Thanks.


it´s cheap. To learn...I don´t not if to fly steadicam or how don´t spend the money...There is better home build stead than this and for 100$...
Good luck

I wasn´t be rude....May be my poor english....
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#6 Jess Haas SOC

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Posted 17 November 2009 - 09:35 PM

I have seen it. I have also watched someone spend 30 minutes trying to fine tune their balance with it. Personally I would avoid it. If you are looking to learn on the cheep get a Steadicam Pilot and live with the weight limitations. You aren't going to find much else out there for $1500 but in this case I would say you get what you pay for.

~Jess
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#7 Mark Schlicher

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Posted 17 November 2009 - 10:53 PM

The V16 is crude even by current Glidecam standards. A single arm, very difficult fore/aft and side to side camera stage adjustments. No "threads" adjustments. Drop time adjustment is difficult. If you're serious about learning to operate well, a Pilot or Flyer are worth the investment.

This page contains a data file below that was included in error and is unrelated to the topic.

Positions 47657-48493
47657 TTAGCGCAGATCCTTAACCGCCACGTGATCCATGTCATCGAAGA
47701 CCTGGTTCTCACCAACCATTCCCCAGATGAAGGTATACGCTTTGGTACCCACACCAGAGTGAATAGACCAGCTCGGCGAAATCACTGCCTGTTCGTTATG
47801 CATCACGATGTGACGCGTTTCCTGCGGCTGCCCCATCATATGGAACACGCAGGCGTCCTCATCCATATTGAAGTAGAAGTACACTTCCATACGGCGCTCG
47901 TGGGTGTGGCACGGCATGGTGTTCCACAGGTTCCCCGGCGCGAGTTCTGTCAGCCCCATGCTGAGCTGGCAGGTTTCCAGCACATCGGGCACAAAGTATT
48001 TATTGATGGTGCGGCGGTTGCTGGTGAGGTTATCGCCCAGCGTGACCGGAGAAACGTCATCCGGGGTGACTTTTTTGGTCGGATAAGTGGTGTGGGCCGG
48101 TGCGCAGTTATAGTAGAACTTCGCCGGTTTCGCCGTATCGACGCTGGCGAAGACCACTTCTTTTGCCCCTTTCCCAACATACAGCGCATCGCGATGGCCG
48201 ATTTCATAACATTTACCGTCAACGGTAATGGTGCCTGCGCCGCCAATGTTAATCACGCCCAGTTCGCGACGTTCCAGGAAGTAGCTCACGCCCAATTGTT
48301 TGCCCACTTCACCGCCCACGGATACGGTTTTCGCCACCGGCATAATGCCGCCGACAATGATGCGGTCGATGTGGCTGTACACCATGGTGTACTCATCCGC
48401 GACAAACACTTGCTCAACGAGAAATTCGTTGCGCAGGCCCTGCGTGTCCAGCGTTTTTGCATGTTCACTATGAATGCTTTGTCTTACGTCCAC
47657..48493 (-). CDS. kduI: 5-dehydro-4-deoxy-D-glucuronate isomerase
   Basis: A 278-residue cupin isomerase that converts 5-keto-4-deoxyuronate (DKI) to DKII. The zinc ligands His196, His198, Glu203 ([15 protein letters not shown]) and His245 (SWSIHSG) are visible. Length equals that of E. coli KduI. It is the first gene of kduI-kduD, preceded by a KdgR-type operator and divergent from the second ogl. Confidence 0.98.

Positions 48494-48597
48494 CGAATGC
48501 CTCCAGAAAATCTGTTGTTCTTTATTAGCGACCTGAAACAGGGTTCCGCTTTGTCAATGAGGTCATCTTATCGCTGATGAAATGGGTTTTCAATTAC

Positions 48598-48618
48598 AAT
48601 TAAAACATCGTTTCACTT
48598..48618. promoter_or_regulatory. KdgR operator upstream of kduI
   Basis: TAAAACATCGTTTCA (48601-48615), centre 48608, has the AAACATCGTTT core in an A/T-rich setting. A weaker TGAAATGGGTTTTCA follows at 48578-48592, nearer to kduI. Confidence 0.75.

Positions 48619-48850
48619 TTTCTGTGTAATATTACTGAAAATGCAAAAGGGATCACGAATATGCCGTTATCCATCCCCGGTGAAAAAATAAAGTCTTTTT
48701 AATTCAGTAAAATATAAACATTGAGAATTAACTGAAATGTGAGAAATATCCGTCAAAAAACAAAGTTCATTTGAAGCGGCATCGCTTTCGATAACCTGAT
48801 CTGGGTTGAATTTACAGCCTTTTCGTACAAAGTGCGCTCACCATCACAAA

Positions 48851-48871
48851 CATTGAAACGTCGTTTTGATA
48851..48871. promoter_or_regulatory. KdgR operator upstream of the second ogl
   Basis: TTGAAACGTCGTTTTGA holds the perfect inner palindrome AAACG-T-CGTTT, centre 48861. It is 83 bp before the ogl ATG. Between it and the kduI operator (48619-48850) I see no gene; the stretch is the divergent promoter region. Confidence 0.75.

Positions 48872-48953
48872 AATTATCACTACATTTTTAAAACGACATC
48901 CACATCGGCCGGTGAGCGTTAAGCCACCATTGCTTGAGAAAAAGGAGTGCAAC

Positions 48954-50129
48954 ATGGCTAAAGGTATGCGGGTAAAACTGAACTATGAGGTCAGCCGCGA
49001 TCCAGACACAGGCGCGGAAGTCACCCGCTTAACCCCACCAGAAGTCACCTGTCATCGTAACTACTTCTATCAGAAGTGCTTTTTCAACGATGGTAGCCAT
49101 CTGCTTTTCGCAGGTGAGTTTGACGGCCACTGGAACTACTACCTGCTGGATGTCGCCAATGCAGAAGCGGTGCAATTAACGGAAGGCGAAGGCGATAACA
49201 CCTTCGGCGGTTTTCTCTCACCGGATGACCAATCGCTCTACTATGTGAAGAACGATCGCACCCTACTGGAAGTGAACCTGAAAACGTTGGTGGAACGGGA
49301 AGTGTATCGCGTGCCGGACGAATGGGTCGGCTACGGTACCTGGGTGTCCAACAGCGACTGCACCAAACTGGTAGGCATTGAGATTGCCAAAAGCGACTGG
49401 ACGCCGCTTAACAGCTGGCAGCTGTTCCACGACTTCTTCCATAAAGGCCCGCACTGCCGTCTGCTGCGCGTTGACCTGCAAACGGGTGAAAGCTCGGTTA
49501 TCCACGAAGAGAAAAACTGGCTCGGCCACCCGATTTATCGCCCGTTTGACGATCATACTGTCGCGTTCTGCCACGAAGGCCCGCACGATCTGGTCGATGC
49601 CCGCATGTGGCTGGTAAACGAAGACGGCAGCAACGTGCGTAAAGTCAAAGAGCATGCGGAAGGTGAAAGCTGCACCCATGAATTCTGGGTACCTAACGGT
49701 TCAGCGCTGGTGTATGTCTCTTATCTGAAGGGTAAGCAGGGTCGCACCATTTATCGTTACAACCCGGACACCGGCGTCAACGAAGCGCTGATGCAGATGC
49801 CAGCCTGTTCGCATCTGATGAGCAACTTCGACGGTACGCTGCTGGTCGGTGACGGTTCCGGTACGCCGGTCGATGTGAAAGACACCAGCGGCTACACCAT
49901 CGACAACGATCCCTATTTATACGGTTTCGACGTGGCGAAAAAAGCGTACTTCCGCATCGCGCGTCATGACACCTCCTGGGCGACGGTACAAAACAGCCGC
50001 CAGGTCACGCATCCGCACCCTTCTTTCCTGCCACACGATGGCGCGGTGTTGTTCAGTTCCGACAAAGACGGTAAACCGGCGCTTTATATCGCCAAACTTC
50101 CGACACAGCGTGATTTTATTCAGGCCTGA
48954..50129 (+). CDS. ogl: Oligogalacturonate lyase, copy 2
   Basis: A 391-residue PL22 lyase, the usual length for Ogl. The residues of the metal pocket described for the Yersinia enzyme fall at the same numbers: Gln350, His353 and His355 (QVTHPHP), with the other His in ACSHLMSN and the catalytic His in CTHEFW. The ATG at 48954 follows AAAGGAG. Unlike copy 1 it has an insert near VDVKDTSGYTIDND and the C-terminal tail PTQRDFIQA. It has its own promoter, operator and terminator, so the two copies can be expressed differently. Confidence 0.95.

Good luck.

Hey everyone,

Not sure if this is the right place to post this, but I am thinking of buying a Glidecam V.16 for $1500.

Any advice from someone who has used this model?

Thanks.


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#8 thomas-english

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Posted 18 November 2009 - 03:47 PM

Sometimes its worth learning on a system that is a complete nightmare. $1500 dollars does not buy you much in this business and you will have fun but you will not make any money. Your best off spending a little extra and getting a pilot. You may make some money on little HDV shows and concerts.

Either way, good luck
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#9 Charles King

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Posted 19 November 2009 - 03:44 AM